My Trip To Myanmar – A day in Old Bagan by Richard DO

Bagan, located on the banks of the Ayeyarwady (Irrawaddy) River, is home to the largest and densest concentration of Buddhist temples, pagodas, stupas and ruins in the world with many dating from the 11th and 12th centuries. The shape and construction of each building is highly significant in Buddhism with each component part taking on spiritual meaning.

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Photo By Richard DO

With regards to tour comparison between this immense archeological site and the other significant archeological gem of Southeast Asia, the Angkor sites, this analogy may be helpful:

Angkor ruins are like a Chinese Lauriat banquet where food is presented in spectacular servings with a suspenseful wait between items which are hidden beneath curtains of forests. On the other hand, Bagan is served in Spanish Tapas style, the ingredients exposed to the customer and shown in small bite-size servings, with the next attraction close and visible at hand, in shorter intervals.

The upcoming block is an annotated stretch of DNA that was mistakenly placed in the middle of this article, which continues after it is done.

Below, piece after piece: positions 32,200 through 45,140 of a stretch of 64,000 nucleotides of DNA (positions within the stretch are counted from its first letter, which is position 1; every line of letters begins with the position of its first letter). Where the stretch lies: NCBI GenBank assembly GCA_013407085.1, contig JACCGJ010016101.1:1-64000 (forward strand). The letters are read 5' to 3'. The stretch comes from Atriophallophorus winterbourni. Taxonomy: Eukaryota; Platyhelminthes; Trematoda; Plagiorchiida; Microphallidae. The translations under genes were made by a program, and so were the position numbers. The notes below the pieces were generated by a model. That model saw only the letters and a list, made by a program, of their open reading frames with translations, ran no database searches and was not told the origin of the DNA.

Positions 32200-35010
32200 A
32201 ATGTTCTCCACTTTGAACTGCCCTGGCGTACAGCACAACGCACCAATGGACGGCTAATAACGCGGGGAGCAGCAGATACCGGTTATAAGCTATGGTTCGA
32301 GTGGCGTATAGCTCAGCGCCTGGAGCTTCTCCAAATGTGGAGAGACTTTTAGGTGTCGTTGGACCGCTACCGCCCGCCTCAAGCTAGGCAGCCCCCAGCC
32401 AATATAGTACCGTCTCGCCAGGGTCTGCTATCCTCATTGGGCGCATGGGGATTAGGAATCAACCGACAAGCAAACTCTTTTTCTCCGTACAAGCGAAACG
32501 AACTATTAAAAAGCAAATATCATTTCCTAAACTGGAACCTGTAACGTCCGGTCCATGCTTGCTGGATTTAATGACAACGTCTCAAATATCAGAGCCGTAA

Another analogy between Angkor and Bagan Sites when distinguishing temple structures is through their stupa and spire shapes.

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Photo By Richard DO

Artichokes and corncobs = Angkor while gourds and durians (or pineapple) = Bagan.

An example is gourd for Shwezigon Pagoda and durian for Ananda, Thatbyinnyu, and Mahabodi Temples. In another way of imagining, Bagan temples are like topped with inverted ice cream cones.

What makes the temples look romantic is the process of graceful aging. For some reason, there are no windbreakers around as shown by the barren, desert-dry mountain range to the west past the river, spinning occasional micro twisters that spawn loose dust particles everywhere from the eroded earth to the structures. This phenomenon had peeled off so much the stucco coating of the temples to reveal the brick structural blocks with its rusty, reddish, and sometimes golden brown-like patina when hit by the sun’s rays.

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Photo By Richard DO